EGU General Assembly 2022
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the Creative Commons Attribution 4.0 License.

Glacial Rock Flour as soil fertility amendment increases N fixation activity in red clover and enhances soil N2O reduction.

Fotis Sgouridis, Harry Forrester, Sarah Tingey, and Jemma Wadham
Fotis Sgouridis et al.
  • University of Bristol, School of Geographical Sciences, Bristol, United Kingdom of Great Britain – England, Scotland, Wales (

The current climate trajectory in conjunction with agricultural intensification and the reliance on synthetic fertilisers, present further threat to the resilience of future food production through their contributions to soil degradation and consequent climatic feedback. Innovative sustainable agricultural technologies are needed to produce nutritious and equitable food products in line with the UN’s goal for Zero Hunger and sustainable development. Glacial Rock Flour (GRF) is a fine mineral rock dust, made available through the glacial abrasion of bedrock, and is often enriched in nutrients (e.g. Potassium, Phosphorous, Silicon, trace elements) but low in Nitrogen. It would therefore be a suitable soil fertility amendment for legume crops grown in acidic, nutrient poor soils often found in many mountainous regions (e.g. Hindu Kush Himalaya), where GRF is considered an alluvial ‘waste’ silting up dams and reservoirs. We have investigated the effect of GRF soil amendments in soil-plant mesocosms using a typical UK silt loam arable soil (pH~7) for cultivating red clover (Trifolium pratense) inoculated with Rhizobium. GRF from the Chhota Shigri (India) and Sólheimajökull (Iceland) glaciers were applied at 2 and 20 T/ha, while no GRF treatments included synthetic fertilizer applications of phosphorus (P), potassium (K) and P+K, and they were all compared against control red clover plants grown with no soil amendments. The nitrogen fixation capacity of red clover was estimated via 15N natural abundance against a rye grass control (Lolium perenne) in two harvests on weeks 14 and 19. Both 20 T/ha GRF treatments appeared to stimulate fixed nitrogen yield compared to synthetic fertilizer treatments and control red clover plants, while the stimulation was more pronounced in the 2nd harvest as the soil nutrients were progressively depleted. Soil greenhouse gas fluxes over the growth period (weeks 4-14) were monitored by enclosing pots in sealed chambers. While no difference was observed in carbon dioxide fluxes between treatments, nitrous oxide (N2O) flux was negative for all red clover mesocosms with the N2O reduction being more prominent in both 20 T/ha GRF treatments towards the end of the first growth period (week 14). Gross N mineralization and nitrification were estimated in post-harvest soils from all the mesocosms using the isotope dilution method, while 15N-N2O and 15N-N2 production were also measured after amending the soils with 98 at% 15N-NH4+ and 15N-NO3-.  Gross N mineralization was not different between treatments, while nitrification was non-detectable, indicating a very tightly coupled N cycle between Rhizobium and red clover. However, when excess nitrate was applied, bacterial denitrification was active but the amendment of the soils with GRF appeared to reduce the production of N2O and promote complete denitrification to N2. Our novel study on the properties and application of GRF as a sustainable soil fertility amendment under a low nitrogen cropping system, holds promise that it can promote leguminous nitrogen fixation and a tightly-coupled N cycle that maximises N-use efficiency while mitigating N2O emissions by promoting complete denitrification.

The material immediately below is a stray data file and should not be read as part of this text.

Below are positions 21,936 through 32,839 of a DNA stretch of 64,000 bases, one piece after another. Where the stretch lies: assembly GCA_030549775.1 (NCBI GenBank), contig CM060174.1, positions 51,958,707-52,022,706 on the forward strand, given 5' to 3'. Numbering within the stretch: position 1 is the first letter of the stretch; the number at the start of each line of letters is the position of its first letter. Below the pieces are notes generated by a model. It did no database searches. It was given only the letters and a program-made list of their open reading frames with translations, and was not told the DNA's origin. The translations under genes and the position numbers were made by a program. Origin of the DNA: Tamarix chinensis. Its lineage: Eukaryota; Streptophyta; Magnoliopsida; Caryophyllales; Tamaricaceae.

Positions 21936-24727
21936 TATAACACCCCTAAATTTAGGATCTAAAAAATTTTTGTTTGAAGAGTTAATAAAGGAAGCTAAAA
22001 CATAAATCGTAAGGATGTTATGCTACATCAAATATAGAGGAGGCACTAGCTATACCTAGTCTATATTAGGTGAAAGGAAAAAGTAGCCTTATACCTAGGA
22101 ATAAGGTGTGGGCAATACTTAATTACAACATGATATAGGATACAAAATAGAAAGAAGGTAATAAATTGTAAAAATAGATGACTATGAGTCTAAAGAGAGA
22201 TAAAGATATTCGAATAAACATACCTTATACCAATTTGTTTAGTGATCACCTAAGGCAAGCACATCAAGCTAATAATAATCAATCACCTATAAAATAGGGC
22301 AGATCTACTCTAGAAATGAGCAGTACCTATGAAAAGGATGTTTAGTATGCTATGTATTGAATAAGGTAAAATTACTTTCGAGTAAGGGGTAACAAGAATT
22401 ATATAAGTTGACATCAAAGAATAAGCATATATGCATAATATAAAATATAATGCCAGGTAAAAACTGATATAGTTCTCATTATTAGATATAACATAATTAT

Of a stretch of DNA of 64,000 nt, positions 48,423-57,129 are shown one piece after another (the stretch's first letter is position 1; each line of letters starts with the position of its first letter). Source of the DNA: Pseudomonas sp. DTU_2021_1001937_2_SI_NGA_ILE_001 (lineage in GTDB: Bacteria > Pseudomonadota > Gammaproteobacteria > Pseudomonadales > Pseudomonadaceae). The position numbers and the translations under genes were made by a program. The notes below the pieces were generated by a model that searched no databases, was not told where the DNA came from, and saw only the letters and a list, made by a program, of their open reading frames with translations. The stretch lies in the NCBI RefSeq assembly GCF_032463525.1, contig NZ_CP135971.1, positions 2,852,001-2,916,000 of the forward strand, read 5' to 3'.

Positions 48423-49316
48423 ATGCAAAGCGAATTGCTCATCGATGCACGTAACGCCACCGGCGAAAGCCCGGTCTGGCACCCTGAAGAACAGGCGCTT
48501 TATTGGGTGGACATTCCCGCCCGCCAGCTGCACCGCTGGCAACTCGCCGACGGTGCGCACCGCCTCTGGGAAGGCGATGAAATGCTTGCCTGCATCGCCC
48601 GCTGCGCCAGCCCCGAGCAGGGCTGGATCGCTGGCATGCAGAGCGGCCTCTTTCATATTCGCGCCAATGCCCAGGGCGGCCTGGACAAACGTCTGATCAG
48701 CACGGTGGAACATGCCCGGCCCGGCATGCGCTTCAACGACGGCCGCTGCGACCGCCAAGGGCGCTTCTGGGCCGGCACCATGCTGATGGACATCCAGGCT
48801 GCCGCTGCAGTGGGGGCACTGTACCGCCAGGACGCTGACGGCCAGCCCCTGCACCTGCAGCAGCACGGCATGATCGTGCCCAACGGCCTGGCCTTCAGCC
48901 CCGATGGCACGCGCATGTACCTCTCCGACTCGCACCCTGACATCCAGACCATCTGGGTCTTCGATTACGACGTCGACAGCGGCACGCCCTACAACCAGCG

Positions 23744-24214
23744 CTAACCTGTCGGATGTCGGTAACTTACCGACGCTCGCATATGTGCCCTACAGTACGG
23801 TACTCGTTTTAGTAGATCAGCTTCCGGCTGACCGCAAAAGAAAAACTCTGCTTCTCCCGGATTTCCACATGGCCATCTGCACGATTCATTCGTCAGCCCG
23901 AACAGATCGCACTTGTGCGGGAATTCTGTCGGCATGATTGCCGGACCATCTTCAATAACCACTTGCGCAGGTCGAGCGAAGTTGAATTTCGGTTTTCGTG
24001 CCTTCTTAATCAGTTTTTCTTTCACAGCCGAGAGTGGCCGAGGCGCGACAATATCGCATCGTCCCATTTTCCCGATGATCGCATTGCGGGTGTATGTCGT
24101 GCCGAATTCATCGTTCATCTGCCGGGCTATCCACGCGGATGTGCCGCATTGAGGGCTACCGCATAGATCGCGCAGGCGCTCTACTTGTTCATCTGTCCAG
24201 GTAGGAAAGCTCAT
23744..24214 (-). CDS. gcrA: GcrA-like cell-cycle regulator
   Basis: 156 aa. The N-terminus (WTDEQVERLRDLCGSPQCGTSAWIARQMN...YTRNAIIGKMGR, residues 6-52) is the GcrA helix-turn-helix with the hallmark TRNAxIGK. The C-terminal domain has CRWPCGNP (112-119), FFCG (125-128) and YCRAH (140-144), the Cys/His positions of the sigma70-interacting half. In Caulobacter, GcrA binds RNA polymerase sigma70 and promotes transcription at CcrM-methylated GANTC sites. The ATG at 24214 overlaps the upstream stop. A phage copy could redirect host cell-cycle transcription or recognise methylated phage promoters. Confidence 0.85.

How to cite: Sgouridis, F., Forrester, H., Tingey, S., and Wadham, J.: Glacial Rock Flour as soil fertility amendment increases N fixation activity in red clover and enhances soil N2O reduction., EGU General Assembly 2022, Vienna, Austria, 23–27 May 2022, EGU22-5489,, 2022.